Understanding our own personality can be a revelation. It can allow us to be much more strategic about the type of work we pursue and where we ply our trade. Considering we all spend so much time focused on our career it just makes sense to find something that marries up to our own unique perspective on how to get along, get ahead and find meaning.

But it's not just useful for our own productivity and performance: it's also incredibly powerful as a management or coaching tool.

How do we successfully manage teams? How do we get the best out of others? How do we bond the team so they start working for each other and playing beyond the individual skills within the team? How do we create teams that generate more than the sum of their parts?

Instinctively most of us try to motivate others the way we ourselves are motivated. But if we've tried that we soon realise it doesn't work all the time. This inconsistency of result may be confusing and frustrating, but the reason for it is personality.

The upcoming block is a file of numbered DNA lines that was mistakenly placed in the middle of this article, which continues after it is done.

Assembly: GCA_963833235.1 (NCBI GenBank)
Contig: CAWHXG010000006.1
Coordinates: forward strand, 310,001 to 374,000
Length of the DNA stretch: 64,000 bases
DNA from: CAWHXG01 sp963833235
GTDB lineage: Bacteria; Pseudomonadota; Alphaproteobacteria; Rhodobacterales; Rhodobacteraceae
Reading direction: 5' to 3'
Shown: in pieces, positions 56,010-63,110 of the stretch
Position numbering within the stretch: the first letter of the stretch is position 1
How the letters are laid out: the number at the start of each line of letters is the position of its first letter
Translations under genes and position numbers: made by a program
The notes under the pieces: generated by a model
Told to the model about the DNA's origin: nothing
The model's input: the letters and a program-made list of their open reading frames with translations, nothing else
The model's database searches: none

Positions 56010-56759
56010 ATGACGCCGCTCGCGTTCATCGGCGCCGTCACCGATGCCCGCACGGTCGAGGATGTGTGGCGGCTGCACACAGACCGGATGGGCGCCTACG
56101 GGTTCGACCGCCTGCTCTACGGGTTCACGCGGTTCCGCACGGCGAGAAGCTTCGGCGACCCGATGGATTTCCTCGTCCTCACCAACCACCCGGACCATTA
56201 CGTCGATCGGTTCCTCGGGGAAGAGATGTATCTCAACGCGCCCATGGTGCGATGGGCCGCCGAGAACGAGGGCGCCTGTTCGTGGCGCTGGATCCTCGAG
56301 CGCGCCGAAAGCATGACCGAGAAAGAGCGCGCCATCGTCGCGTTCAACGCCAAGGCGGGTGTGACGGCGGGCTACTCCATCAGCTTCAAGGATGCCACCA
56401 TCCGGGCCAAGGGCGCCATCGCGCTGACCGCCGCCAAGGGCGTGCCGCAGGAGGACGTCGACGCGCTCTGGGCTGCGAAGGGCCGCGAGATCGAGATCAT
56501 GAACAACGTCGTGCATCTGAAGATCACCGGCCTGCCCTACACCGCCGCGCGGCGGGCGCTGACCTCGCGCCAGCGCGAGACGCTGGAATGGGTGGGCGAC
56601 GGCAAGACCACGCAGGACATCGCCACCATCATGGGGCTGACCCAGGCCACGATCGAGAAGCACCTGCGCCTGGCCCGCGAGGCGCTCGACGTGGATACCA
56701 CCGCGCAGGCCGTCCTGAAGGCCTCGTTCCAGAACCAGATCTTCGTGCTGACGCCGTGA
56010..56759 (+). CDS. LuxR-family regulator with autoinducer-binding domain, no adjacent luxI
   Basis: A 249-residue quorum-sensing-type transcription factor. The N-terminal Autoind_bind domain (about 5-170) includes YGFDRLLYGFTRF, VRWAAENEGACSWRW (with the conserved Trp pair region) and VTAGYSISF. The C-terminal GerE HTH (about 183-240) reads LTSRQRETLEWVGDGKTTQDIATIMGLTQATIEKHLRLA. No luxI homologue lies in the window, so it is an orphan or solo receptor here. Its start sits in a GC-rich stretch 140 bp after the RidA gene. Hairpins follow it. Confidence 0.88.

Through my association with one of my professional golf clients I met one of the best strength and conditioning coaches in the world. He is a phenomenal guy and is clearly very capable and gifted at what he does. Players he coaches regularly win major tournaments. He is high Power, so he wants to influence and dominate — which means, as a golfer, you learn his way. He doesn't look at a player's swing, body shape and biomechanical movements and adapt his technique or ...

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